Implications of Riverisland

Both Riverisland and Pendergrass concerned borrowers who sought to introduce evidence of oral promises at odds with the terms of their written loan agreements in order to prove claims of fraud against financial institutions. By overruling Pendergrass, the Court has greatly expanded the use of the fraud exception to the parol evidence rule. Nevertheless, plaintiffs still face many hurdles to prevail on claims of fraud. Plaintiffs must still satisfy the heightened pleading standard for fraud actions, which requires that facts constituting each element of fraud be alleged with particularity. (Committee on Children’s Television, Inc. v. General Foods Corp. (1983) 35 Cal.3d 197, 216.) Riverisland only gives plaintiffs alleging the existence of an oral promise that contradicts the terms of a written contract more latitude to allege the first element of a cause of action for fraud — that a false representation was made. That element, like all the others, must still be alleged with particularity.

The elimination of the Pendergrass rule, however, may result in fewer successful motions for summary judgment. Ultimately, the existence of the oral promise will become a factual issue that may need to be resolved by a trial on the merits. At such a trial, the plaintiff may be hard-pressed to prove that her reliance on an oral promise at odds with the written agreement was justifiable. Furthermore, a defaulting borrower’s testimony that a bank made her an oral promise at odds with the terms of the loan agreement would face credibility issues. The standard jury instructions advise jurors to consider the questions: “Did the witness have any reason to say something that was not true? Did the witness show any bias or prejudice? Does the witness have a personal stake in how this case is decided?” (California Civil Jury Instructions § 107.). Without additional evidence to corroborate the existence of the oral promise, the testimony of a defaulting borrower alone may be insufficient to sway a jury absent compelling circumstances.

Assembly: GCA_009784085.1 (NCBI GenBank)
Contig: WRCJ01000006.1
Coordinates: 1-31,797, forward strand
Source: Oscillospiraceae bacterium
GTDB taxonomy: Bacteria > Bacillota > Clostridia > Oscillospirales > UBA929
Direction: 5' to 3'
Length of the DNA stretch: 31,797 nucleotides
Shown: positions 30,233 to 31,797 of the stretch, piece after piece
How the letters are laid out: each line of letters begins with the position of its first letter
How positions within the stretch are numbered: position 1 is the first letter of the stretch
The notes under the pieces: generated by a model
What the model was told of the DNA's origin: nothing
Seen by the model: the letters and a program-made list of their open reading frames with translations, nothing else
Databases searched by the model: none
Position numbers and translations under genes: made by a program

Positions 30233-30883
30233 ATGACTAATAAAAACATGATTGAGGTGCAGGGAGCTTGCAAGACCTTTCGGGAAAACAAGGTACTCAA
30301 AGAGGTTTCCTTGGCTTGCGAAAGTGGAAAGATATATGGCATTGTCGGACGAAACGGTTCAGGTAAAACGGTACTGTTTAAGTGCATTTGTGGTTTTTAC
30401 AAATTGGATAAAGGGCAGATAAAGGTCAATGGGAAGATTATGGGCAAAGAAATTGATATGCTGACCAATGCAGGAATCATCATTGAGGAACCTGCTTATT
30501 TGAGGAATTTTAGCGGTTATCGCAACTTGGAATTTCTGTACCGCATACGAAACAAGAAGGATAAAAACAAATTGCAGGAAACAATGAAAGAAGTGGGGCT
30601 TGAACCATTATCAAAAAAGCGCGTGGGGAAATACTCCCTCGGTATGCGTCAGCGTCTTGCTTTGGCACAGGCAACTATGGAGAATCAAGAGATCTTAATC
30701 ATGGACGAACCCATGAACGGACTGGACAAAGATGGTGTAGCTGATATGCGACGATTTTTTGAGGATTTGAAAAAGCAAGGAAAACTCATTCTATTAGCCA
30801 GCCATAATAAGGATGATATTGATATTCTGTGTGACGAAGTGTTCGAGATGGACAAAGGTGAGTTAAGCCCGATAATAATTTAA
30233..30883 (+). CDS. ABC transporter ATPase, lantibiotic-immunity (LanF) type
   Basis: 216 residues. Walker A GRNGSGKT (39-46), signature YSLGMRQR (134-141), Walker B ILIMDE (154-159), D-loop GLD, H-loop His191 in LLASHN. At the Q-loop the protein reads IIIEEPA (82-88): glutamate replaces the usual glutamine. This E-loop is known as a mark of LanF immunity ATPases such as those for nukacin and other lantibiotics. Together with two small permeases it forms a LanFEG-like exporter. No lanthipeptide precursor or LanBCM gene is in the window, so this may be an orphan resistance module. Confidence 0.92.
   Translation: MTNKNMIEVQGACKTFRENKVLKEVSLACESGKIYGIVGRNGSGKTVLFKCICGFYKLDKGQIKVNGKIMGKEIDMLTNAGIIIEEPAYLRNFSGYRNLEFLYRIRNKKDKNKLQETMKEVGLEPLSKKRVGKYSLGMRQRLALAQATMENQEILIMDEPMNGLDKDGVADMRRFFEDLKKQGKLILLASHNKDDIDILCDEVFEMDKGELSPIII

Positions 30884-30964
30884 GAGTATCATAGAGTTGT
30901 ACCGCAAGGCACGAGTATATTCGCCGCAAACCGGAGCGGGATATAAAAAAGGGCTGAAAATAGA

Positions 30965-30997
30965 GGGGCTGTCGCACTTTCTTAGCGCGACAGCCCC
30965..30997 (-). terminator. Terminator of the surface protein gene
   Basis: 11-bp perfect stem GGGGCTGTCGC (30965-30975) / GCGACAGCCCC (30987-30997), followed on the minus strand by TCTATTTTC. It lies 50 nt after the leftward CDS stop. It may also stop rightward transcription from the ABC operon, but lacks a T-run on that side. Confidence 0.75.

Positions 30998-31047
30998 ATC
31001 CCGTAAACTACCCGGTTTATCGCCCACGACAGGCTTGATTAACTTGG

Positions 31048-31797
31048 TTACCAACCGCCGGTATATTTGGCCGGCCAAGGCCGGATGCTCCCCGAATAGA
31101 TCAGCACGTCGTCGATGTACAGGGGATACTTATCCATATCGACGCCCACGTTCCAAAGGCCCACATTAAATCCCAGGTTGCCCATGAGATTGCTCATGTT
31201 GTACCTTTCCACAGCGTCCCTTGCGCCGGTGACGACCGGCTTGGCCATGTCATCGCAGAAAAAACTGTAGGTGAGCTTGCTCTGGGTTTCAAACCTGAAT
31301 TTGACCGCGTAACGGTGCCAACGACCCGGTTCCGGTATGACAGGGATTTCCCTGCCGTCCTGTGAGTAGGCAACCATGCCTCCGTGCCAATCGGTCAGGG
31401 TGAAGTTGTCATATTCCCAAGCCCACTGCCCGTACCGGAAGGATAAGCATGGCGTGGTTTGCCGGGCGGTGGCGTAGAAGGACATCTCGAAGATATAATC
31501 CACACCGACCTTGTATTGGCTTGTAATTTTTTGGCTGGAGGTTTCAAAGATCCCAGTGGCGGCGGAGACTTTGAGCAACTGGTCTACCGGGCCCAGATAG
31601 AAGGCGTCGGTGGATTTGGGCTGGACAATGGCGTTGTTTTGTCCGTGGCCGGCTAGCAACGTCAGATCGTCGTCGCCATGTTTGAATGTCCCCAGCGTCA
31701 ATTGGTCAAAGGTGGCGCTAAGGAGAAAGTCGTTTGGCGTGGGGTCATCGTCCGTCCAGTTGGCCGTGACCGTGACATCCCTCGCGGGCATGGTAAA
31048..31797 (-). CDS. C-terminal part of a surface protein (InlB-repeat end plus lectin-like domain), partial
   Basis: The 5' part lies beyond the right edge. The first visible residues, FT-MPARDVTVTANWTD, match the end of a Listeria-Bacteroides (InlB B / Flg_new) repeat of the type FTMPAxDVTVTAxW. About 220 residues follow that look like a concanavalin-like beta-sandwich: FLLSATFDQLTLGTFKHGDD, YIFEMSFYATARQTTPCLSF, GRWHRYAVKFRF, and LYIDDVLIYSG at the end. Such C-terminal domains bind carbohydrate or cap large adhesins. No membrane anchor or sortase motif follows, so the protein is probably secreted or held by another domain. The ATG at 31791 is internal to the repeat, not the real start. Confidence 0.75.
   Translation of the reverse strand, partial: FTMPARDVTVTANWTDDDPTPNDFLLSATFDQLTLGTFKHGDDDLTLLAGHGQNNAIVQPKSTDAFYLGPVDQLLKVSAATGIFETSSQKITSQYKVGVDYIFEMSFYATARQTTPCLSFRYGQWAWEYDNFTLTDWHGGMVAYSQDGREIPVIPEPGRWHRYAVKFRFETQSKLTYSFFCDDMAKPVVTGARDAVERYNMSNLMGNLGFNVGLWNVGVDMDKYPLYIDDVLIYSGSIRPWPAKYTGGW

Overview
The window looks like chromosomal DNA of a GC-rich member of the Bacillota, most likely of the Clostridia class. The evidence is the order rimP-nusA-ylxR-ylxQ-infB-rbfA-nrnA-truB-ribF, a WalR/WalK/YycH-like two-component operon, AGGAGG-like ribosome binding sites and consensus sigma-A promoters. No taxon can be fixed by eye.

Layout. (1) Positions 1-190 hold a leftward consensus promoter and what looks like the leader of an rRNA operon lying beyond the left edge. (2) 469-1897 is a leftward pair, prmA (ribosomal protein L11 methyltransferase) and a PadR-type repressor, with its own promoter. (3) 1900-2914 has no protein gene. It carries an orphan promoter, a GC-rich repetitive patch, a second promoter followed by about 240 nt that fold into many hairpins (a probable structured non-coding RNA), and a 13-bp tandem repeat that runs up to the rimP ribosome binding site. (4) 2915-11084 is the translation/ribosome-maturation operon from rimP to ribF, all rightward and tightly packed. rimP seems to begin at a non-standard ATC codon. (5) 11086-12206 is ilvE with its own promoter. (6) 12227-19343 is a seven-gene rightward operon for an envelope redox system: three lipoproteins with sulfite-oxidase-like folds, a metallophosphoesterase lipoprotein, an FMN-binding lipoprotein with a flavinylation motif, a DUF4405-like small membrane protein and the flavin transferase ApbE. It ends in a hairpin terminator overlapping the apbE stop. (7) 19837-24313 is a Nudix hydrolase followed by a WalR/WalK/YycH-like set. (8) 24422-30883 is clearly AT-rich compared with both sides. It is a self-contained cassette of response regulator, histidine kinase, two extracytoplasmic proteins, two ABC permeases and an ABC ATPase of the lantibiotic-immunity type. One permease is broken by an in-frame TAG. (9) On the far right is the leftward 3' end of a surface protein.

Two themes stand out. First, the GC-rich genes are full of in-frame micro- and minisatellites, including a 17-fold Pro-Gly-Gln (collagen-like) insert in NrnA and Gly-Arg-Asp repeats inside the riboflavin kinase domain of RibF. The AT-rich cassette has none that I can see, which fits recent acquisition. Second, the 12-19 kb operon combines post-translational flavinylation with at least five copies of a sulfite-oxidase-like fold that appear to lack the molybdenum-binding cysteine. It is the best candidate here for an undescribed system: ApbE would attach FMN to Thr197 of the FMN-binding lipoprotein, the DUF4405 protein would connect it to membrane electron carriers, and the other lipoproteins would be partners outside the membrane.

Given that integration clauses in written agreements are not a “silver bullet” to defeat allegations of fraud, financial institutions should consider utilizing recorded phone interviews of borrowers as part of the loan process. The borrower should consent to the recording and confirm that no contradictory oral promises were made in connection with the loan. This audio recording would be effective evidence to counter testimony from a borrower that she was orally promised something at odds with the terms of the written loan agreement.

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This article was originally published by Bingham McCutchen LLP.